From the Cathedral of Yosemite to the St. Helena Catholic Church
Shakespeare described a prayer as a thought that starts in the heart and passes through the mind on its way to heaven. I suspect that most storytellers are familiar with steps number one and two, however, after each story is recorded, it typically takes on a life of its own.
When I recently completed, “An Evening at the Ahwahnee,” I had no idea of its destiny. It did, however, occur to me that Christine’s mother might appreciate a “love story” about her long-deceased husband and their only daughter. I mailed a copy to her Mom, only to find out that she was suffering the final stage of pancreatic cancer. The news devastated Christie and me, not only because of our love for Christine, but we frequently saw her Mom riding her vintage bicycle on the road where we take our daily walk. The next few days we were sorry that we would no longer see her. The country road is a favorite for walkers, joggers and bicyclists, because it is tree-lined, quiet and, due to its dead end, has little traffic. Because it is so quiet, it was not surprising to hear joggers pat-patting the pavement behind us as they prepared to pass. However, about a week after I sent “Christine’s Story” to her Mom, the jogger who passed us was nothing but extraordinary. As she passed, she glanced over her shoulder to exchange a smile and hello. Then suddenly, she froze in mid-stride, her eyes widened and she blurted out, “Oh, my, gosh! My mom died yesterday and when I started my run I thought it would be wonderful if I were to meet you two! The three of us were in a momentary fog of disbelief. There was too information to process. Finally, we hugged, wept and she announced that her Mom’s funeral would be the coming Saturday and she hoped that we would attend.
The funeral was a traditional Catholic Mass, with liturgy and music that resonated deeply within our souls. After Communion, the final speaker was scheduled to deliver the eulogy. Christine approached the podium to do the honors. She paused briefly, took a deep breath, and my mind flashed back to the evening at the Ahwahnee Hotel. However, before I had time to panic, she began with a sense of confidence, even serenity. By weaving a beautiful tapestry of her Mom’s life, she was able to channel her deep love and compassion and touch every person in the church. When she was done, Christie and I sat in tears as the angel, who played the piano in the Ahwahnee, once again unveiled a persona that is not common on Earth.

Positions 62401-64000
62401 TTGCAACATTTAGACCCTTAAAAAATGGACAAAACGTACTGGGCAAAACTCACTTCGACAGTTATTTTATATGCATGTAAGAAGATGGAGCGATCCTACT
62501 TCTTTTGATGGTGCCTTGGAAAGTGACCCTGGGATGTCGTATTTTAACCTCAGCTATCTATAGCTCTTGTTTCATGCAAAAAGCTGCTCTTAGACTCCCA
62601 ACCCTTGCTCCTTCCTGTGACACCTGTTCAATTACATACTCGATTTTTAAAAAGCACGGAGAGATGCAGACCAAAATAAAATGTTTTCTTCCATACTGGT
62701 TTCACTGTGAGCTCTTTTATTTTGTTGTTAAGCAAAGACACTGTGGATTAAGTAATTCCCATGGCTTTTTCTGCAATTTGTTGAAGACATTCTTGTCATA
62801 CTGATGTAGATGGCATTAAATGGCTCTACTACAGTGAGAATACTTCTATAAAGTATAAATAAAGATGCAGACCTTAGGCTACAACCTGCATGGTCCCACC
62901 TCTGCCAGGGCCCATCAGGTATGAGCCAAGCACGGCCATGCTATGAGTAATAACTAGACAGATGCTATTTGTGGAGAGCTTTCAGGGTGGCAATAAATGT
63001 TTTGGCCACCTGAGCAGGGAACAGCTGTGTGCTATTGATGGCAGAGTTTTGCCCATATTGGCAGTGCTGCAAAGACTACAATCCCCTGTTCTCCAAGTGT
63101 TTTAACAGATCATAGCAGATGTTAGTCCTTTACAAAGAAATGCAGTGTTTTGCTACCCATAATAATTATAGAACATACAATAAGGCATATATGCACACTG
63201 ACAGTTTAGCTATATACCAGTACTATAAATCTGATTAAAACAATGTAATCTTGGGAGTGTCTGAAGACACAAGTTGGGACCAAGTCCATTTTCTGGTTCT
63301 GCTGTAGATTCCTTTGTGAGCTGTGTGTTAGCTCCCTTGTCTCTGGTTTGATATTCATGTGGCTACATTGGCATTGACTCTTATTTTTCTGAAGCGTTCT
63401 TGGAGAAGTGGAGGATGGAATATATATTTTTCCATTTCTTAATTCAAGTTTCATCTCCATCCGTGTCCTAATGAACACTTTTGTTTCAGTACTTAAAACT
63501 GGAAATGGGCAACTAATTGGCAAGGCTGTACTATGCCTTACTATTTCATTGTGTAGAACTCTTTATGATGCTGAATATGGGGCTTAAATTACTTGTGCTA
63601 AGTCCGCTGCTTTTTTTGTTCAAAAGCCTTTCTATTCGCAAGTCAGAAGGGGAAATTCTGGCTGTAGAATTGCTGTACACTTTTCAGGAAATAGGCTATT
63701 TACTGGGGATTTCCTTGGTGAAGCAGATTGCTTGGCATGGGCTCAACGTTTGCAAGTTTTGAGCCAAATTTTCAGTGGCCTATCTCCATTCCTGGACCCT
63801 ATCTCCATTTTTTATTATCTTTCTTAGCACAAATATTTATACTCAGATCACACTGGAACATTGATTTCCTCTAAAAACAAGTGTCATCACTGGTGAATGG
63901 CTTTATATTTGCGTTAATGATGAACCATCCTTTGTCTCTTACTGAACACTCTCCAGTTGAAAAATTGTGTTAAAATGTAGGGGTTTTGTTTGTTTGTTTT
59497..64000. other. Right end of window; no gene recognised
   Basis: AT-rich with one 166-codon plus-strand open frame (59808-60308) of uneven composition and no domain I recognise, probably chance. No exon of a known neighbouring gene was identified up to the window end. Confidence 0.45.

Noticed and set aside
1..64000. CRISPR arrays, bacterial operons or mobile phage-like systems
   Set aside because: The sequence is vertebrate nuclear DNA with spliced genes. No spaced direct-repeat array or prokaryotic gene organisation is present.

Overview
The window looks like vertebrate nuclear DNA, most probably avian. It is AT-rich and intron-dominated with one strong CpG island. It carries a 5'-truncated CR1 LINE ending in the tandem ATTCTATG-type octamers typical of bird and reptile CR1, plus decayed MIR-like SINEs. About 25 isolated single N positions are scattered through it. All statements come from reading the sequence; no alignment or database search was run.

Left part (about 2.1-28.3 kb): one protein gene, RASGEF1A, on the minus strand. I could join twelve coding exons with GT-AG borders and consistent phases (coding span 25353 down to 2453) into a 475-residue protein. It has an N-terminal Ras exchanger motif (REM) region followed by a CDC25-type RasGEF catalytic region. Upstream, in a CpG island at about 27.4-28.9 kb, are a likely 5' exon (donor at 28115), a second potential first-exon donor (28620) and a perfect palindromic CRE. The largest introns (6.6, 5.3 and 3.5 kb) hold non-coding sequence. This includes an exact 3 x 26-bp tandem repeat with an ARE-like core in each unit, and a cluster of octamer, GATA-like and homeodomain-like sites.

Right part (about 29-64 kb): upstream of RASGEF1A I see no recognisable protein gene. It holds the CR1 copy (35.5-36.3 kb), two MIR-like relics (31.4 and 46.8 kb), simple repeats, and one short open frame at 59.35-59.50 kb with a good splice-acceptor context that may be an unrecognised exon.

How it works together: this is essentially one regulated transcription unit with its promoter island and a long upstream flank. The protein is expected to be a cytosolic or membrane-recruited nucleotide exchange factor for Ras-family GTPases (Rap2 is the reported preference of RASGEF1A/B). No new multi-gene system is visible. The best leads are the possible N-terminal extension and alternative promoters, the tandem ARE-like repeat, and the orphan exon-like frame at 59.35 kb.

After the burial, we gathered at her Mom’s home for a “celebration of passing.” Christine approached Christie and me and was laughing and crying at the same time. Her eyes were teary, but sparkling, as she exclaimed, “Did you notice? I nearly had another “Ahwahnee moment?” but I was able to dig deep and deliver the tribute to Mom. Just like on the country road, we hugged and wept.
Christine’s older brother Bill was also understandably at the celebration. As I approached him, I was wearing a straw hat and sun glasses. I was tickled that he did not recognize me. After the funny recognition, we embraced in a traditional Biodesign hug. I mentioned that his class (’79) was the class that taught me how to love students and thereby build a foundation for 18 more years of exciting collaborative learning. He was shocked, and seemed to doubt my words, until I gave him a few highlights. Having felt what I was saying, his eyes misted and he said, “That’s an amazing story. 34 years after I graduated, the circle of love has come back to me.”
Earlier, after the church service, Christine directed her “BFF” (best friend for life) over to Christie and me. We were glad to reconnect with Nanette and regaled in a few memories.
In a follow-up e-mail, she mentioned that, although she was not a “straight A” student, she learned much from the class. I reminded her that her Yosemite paper began with the simple, cryptic words, “The Dome! The Dome! The Dome!” The class erupted with laughter, followed with a few tears. After what they had been through together, the words conjured up visions and memories that would last a lifetime. She continued with a paper that would have made John Muir proud. She also proved his aphorism, “One day in the wilderness is worth cartloads of books.”
Both Bill’s class and Christine and Nan’s class got to sleep on top of Half Dome. If Muir was correct, they have a library of memories that contributed to their lives. It was no small miracle that I was allowed the privilege of laughing, loving and learning with all three of them.